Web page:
Eddy current array : an alternative to conventional surface NDT methods

Raude, Ang‚lique; Eddyfi Europe; France

Raude, A.; Eddyfi; Canada
Sirois, M.; Eddyfi; Canada

ID: ECNDT-0116-2018
Session: Civil Infrastructure - ET, UT
Room: J1
Date: 2018-06-12
Time: 15:40 - 16:00

A large number of Non-Destructive Techniques (NDT) have been developed and successfully used over the past decades for the detection of surface breaking flaws in various materials, such as: cracks, pitting, corrosion, etc. Those are more or less sophisticated, but all provide valuable information on the integrity of the component being inspected, and come with specific advantages and limitations.
Established methods such as penetrant testing (PT) and magnetic particle inspection (MPI) are effective but can lack practicality in some applications. Others, such as conventional eddy current inspection technique (ECT) mainly deploy single element probes resulting in protracted inspection times. Results are also typically greatly affected by operator’s skills, material properties and geometry.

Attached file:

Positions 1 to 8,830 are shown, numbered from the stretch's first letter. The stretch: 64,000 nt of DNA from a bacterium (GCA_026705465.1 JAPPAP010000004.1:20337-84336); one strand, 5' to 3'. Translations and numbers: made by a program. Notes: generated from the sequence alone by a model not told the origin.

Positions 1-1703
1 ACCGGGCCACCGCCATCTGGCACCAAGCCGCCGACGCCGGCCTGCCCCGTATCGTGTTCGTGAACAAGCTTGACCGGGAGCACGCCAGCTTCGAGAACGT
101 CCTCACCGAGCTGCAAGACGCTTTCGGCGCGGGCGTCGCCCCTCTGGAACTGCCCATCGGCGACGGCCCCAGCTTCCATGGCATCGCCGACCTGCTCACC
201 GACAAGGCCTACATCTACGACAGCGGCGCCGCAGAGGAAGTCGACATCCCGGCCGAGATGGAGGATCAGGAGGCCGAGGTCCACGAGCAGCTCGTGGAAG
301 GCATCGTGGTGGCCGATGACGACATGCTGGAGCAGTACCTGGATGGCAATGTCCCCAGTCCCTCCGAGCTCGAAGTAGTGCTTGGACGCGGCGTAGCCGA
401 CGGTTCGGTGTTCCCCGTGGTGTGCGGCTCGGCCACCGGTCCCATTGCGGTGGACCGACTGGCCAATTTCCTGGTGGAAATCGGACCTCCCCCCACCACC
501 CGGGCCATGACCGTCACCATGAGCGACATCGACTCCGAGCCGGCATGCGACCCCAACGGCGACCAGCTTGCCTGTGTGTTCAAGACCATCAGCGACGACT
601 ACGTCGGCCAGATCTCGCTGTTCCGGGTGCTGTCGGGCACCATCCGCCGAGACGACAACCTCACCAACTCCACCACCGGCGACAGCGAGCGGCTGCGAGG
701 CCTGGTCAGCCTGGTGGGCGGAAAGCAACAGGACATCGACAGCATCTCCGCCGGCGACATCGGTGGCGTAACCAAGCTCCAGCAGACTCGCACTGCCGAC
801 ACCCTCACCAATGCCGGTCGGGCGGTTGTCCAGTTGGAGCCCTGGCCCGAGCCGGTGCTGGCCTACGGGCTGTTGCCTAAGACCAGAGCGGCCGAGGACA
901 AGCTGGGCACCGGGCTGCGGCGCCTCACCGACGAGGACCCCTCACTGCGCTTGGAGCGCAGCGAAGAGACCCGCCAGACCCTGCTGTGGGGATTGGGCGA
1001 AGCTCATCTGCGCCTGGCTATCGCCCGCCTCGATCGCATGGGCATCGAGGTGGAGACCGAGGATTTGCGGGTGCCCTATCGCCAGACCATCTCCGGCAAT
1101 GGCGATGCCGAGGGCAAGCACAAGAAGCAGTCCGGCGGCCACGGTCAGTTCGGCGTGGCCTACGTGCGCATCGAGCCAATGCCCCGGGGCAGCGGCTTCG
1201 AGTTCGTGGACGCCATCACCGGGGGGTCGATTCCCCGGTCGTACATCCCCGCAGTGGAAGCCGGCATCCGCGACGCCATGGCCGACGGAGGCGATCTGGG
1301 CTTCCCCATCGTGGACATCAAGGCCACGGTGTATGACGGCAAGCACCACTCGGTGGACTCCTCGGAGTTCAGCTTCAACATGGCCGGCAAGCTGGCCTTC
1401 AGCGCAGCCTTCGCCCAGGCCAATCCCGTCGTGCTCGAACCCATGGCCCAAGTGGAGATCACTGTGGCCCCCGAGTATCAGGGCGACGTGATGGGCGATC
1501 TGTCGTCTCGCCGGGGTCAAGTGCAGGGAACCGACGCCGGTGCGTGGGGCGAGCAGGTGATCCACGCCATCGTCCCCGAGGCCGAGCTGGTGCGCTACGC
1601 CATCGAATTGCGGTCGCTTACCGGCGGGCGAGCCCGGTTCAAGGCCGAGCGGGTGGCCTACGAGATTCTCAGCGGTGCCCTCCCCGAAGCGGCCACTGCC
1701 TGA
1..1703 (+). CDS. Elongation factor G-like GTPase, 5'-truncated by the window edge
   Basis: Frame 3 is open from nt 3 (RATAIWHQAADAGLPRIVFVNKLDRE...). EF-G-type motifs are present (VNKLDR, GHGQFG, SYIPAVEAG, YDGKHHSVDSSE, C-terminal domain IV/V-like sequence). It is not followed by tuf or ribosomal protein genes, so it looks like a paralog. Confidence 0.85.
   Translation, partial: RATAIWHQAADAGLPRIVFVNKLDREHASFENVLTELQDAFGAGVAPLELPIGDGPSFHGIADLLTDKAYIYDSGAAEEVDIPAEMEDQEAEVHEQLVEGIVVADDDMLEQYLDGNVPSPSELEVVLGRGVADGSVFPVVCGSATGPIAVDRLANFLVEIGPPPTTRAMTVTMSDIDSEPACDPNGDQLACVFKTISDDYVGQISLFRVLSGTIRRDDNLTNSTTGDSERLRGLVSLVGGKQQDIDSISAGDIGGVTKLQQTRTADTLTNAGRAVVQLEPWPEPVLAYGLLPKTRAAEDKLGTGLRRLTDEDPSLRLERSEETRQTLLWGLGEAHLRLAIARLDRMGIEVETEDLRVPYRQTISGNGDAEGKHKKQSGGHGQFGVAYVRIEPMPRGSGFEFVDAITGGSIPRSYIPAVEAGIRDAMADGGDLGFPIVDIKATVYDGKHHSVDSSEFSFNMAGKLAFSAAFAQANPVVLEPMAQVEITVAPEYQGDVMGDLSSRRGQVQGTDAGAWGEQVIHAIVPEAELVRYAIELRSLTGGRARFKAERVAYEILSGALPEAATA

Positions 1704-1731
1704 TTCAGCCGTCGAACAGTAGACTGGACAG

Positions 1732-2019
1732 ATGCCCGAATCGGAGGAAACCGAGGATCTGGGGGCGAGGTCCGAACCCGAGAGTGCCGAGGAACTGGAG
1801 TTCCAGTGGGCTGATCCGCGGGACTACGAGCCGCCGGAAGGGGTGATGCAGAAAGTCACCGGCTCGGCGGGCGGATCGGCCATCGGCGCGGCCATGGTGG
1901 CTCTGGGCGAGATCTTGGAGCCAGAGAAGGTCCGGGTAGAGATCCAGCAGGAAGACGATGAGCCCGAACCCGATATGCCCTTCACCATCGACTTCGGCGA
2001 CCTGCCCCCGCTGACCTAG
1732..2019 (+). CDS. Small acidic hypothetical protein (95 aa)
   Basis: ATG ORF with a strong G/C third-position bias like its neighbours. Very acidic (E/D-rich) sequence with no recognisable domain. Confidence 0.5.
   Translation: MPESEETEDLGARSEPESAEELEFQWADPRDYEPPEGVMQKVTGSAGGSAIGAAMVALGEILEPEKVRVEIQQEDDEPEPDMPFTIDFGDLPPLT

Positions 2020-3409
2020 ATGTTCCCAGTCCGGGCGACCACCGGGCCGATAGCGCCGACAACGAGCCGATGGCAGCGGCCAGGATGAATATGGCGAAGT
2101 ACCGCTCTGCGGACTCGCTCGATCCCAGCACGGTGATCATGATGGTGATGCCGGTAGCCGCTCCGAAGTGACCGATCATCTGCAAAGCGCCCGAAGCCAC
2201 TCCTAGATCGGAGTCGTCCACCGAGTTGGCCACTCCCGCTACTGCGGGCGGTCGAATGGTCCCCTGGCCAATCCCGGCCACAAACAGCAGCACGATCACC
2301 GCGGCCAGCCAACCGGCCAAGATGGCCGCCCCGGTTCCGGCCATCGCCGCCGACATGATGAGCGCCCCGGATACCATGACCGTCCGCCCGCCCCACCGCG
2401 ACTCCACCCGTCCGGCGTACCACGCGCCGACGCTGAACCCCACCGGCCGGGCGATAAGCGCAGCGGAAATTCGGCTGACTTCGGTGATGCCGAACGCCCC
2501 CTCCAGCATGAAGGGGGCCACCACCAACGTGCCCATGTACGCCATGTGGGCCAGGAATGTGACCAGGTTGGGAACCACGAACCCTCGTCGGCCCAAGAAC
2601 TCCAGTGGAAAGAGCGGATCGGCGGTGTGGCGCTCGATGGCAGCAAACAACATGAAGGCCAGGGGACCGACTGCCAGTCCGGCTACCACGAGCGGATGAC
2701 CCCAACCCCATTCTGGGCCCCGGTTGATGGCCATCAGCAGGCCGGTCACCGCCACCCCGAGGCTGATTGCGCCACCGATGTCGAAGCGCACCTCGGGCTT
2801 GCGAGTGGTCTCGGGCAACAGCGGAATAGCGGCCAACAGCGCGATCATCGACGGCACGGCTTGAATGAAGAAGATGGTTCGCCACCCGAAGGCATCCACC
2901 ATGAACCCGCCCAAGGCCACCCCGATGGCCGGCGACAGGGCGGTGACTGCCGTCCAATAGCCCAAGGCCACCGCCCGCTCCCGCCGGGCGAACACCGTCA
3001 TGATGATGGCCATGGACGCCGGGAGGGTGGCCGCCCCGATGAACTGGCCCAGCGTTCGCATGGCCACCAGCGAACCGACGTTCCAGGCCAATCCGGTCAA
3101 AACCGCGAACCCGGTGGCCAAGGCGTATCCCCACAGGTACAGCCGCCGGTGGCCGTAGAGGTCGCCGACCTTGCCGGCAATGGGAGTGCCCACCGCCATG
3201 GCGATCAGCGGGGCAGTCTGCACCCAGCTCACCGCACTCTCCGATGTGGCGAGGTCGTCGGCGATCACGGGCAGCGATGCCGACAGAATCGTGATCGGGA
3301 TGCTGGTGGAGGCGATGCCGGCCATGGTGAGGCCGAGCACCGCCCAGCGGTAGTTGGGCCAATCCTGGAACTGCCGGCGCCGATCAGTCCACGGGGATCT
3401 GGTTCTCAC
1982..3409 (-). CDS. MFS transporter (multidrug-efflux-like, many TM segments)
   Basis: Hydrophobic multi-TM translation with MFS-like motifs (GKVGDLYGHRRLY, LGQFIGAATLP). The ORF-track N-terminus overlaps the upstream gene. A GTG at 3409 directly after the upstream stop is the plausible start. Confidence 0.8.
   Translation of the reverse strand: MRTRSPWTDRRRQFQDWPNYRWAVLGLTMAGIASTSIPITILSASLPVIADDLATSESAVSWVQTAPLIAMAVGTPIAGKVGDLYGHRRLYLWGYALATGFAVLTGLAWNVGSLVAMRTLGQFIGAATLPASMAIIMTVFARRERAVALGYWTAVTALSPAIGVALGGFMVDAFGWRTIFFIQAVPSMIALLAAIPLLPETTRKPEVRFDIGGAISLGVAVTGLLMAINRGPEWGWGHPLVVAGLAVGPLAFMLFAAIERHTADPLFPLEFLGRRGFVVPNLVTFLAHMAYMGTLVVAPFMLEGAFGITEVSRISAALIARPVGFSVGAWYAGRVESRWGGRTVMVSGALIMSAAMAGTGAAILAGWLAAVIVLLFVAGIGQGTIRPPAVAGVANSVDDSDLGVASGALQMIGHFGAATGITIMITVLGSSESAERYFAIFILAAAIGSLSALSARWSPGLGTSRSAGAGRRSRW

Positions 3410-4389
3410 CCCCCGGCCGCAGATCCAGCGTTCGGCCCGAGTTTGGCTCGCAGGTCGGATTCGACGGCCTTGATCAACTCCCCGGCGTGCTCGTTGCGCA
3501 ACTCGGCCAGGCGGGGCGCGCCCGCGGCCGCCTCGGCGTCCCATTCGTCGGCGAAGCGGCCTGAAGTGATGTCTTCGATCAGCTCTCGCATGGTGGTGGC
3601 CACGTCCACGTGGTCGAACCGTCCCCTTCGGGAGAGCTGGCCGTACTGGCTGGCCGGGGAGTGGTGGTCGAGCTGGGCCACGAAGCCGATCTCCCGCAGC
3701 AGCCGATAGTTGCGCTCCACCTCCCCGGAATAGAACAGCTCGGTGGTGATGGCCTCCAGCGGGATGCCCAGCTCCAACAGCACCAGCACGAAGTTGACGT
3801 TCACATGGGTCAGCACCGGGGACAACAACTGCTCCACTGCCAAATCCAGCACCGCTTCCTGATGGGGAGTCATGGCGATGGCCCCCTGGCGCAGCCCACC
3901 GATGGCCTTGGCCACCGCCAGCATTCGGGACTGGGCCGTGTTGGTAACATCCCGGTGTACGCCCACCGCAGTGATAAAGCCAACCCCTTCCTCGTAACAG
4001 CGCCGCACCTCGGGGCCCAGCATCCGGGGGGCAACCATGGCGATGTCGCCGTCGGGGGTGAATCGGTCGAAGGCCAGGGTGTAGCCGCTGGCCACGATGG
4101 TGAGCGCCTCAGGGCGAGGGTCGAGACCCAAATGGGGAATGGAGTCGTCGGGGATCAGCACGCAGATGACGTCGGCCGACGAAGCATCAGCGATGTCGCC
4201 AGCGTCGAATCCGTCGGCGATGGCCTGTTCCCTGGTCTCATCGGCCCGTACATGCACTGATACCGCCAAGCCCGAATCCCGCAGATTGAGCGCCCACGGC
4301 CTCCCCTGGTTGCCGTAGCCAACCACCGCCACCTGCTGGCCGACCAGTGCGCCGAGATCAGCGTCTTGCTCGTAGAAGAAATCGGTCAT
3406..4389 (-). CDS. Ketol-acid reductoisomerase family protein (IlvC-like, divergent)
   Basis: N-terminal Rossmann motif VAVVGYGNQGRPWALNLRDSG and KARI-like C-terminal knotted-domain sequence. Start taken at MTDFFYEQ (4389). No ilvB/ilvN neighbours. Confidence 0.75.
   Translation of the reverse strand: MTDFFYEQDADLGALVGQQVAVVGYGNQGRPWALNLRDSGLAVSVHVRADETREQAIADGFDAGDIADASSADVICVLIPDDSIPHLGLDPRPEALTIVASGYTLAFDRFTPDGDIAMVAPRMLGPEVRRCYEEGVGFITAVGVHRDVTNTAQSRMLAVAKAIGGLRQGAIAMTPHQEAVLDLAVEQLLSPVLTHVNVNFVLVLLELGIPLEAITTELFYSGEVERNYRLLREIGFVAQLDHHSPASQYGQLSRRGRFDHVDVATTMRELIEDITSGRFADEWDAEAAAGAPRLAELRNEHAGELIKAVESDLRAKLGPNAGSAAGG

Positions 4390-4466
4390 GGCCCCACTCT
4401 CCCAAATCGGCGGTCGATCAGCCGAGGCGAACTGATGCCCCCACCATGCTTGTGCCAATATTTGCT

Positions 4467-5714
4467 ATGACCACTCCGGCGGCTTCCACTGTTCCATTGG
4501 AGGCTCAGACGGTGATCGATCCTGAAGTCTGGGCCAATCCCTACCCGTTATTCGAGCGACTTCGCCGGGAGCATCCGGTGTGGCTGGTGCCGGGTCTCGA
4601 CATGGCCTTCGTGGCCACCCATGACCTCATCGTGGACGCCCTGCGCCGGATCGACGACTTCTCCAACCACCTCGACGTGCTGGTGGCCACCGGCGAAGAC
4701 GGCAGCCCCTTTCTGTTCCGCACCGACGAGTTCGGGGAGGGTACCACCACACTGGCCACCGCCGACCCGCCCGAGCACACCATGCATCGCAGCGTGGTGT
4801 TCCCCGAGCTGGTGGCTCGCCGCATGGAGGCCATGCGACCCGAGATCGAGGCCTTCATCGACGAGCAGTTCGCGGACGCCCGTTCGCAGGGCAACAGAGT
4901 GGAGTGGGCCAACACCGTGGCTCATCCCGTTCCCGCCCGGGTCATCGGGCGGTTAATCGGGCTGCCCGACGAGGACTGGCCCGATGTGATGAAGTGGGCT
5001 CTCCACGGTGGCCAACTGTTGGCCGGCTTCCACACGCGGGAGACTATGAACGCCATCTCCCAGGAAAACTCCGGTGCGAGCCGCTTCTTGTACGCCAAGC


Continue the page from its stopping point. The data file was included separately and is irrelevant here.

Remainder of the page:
Advances in electronics enabled the development of more modern inspection techniques like Eddy Current Array (ECA), increasing the reliability of surface inspection over traditional methods. Indeed, being able to tailor coil designs and multiplexing patterns allows users to optimize the acquisition chain to their specific application. Moreover, by multiplexing and leveraging advanced data processing capabilities, ECA solutions allow inspections to be carried out quickly, often with less surface preparation. They also provide additional benefits such as state-of-the-art imaging (e.g. 2D and 3D C-Scan displays), improved surface coverage, ease of deployment and data archiving. Finally, on top of defect detection, ECA technology can also provide quantitative sizing.
This paper describes the eddy current array method along with variations on the theme, inclusive of their benefits and limitations. The deployment of ECA on real components, subject to representative field conditions is also discussed. Typical applications are presented, providing valuable insights on the use of ECA in lieu of more conventional techniques.